Why A Leader's Vision Is Better Informed By The Past

Why A Leader’s Vision Is Better Informed By The Past

Written By: Kevin Watson

29th February 2016

To create a credible vision, it makes sense that a leader’s attention is fixed towards the future, right?

After all, a critical part of any leader’s job is to imagine the future and share that vision with the team

Well, perhaps not always…

Research undertaken by Omar A. El Sawy in the 1980s at the University of Southern California* suggests that always being future focussed may not necessarily be the best route to creating a credible, inspiring vision.

In a study conducted with thirty-four CEO’s, El Sawy asked half the group to think of 10 events that might happen to them in their personal future, dating each item, and then to think of 10 events from their past. The second group were asked to do the task the other way round, that is to think first about their past and then their future.

He discovered that while both groups had similar past horizons, the second group’s future horizon was consistently almost double that of the first’s.

El Sawy’s explanation for this phenomenon is that we make sense of our world retrospectively, with all understanding coming from reflection, looking back in time. So to gain a longer view into the future, first look back! 

And, as you look back, you may find that the ideas and resources to making future events happen have been right under your nose.

Vision is the art of seeing what is invisible to others.Jonathan Swift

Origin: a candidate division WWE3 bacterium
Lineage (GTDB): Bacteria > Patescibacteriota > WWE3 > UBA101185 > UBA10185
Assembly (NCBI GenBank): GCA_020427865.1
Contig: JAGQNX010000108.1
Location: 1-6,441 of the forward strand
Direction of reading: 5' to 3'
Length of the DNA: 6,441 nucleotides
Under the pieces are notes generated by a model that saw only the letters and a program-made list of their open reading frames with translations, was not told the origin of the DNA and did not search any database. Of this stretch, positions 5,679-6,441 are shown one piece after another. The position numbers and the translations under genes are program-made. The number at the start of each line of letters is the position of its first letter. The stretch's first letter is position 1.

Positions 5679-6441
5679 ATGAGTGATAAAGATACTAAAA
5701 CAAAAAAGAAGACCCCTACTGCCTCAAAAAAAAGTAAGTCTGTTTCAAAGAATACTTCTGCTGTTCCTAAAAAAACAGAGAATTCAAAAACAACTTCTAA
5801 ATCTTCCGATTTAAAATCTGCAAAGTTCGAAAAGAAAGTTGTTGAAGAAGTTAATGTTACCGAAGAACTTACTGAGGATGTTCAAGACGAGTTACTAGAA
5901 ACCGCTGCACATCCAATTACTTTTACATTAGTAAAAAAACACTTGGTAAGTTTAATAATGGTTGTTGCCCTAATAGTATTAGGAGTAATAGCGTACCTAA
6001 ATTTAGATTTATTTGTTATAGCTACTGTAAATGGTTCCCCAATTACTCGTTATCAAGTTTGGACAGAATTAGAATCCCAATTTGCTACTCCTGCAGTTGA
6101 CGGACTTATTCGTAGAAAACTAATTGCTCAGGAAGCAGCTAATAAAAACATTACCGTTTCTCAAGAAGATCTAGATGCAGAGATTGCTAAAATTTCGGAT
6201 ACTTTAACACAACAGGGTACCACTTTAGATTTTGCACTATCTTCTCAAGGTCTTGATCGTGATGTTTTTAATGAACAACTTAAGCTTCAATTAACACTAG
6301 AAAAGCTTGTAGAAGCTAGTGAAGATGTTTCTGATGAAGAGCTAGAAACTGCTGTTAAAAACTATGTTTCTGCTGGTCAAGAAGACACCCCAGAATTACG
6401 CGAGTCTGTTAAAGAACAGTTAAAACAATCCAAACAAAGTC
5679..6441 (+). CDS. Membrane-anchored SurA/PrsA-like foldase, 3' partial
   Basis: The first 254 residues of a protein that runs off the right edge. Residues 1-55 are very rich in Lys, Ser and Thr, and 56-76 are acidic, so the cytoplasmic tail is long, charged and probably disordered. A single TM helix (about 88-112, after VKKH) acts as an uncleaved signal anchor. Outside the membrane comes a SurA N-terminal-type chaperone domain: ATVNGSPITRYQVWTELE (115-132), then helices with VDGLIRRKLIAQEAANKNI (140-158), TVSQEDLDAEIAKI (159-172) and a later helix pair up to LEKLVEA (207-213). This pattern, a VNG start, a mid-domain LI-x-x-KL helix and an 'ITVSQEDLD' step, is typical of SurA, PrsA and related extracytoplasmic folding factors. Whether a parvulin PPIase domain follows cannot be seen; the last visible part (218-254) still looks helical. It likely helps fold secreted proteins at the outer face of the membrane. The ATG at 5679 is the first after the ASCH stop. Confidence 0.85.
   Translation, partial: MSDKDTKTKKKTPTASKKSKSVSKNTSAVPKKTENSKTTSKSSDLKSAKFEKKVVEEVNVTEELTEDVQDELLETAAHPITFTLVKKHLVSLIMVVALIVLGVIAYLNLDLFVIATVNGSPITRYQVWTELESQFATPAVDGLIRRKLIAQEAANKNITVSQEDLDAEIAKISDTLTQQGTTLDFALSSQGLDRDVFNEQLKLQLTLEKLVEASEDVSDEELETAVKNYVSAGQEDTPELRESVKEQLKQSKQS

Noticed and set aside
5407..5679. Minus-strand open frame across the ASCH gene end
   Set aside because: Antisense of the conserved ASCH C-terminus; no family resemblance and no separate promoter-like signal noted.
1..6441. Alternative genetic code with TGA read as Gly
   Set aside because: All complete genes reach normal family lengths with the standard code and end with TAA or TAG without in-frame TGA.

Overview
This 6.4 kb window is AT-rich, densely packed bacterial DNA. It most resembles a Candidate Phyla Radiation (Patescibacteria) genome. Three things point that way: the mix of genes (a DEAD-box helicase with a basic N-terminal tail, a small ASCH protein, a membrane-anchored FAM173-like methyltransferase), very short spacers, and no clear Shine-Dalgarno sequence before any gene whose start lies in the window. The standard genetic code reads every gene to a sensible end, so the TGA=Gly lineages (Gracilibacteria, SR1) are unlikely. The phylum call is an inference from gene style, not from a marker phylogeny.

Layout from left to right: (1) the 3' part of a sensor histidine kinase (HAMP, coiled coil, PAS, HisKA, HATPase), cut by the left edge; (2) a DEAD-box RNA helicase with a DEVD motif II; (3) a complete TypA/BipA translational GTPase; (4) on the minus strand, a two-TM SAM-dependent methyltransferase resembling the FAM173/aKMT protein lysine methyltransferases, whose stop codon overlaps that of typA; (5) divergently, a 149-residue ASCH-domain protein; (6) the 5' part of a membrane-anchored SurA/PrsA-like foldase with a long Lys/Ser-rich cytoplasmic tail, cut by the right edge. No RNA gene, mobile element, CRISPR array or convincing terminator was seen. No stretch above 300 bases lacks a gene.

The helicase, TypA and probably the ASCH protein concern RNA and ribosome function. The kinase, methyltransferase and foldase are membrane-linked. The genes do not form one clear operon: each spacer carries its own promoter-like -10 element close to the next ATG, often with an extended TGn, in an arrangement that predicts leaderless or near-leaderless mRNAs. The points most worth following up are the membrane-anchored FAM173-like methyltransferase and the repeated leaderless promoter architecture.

Take the internet as an example. It’s been around since the late sixties, but the commercial technology needed to make it viable for public use didn’t arrive until the nineties.

Rudolf Diesel invented the first diesel engine in 1897, but diesel has only recently been developed to the level of refinement that makes them such a hit in the car market today.

So, are you paying attention to what’s right in front of you?

Have you noticed the trends and patterns that exist around you? 

Where there is no vision, there is no hope.George Washington Carver

Call to Action:

First, identify what you are truly passionate about. If you are paying attention to something, it’s most likely because you are passionate about it. Without passion, attention wanders.

Next, go back in time and list 10 events linked to your passion. Date them.

Look for trends or patterns. What do you notice?

Now list and date 10 events you think might or will happen to you in the future.

Lastly, ask: “What would be 10 times better than that?” 

* O. A. El Sawy, Temporal Biases in Strategic Attention research paper,1988, University of Southern California

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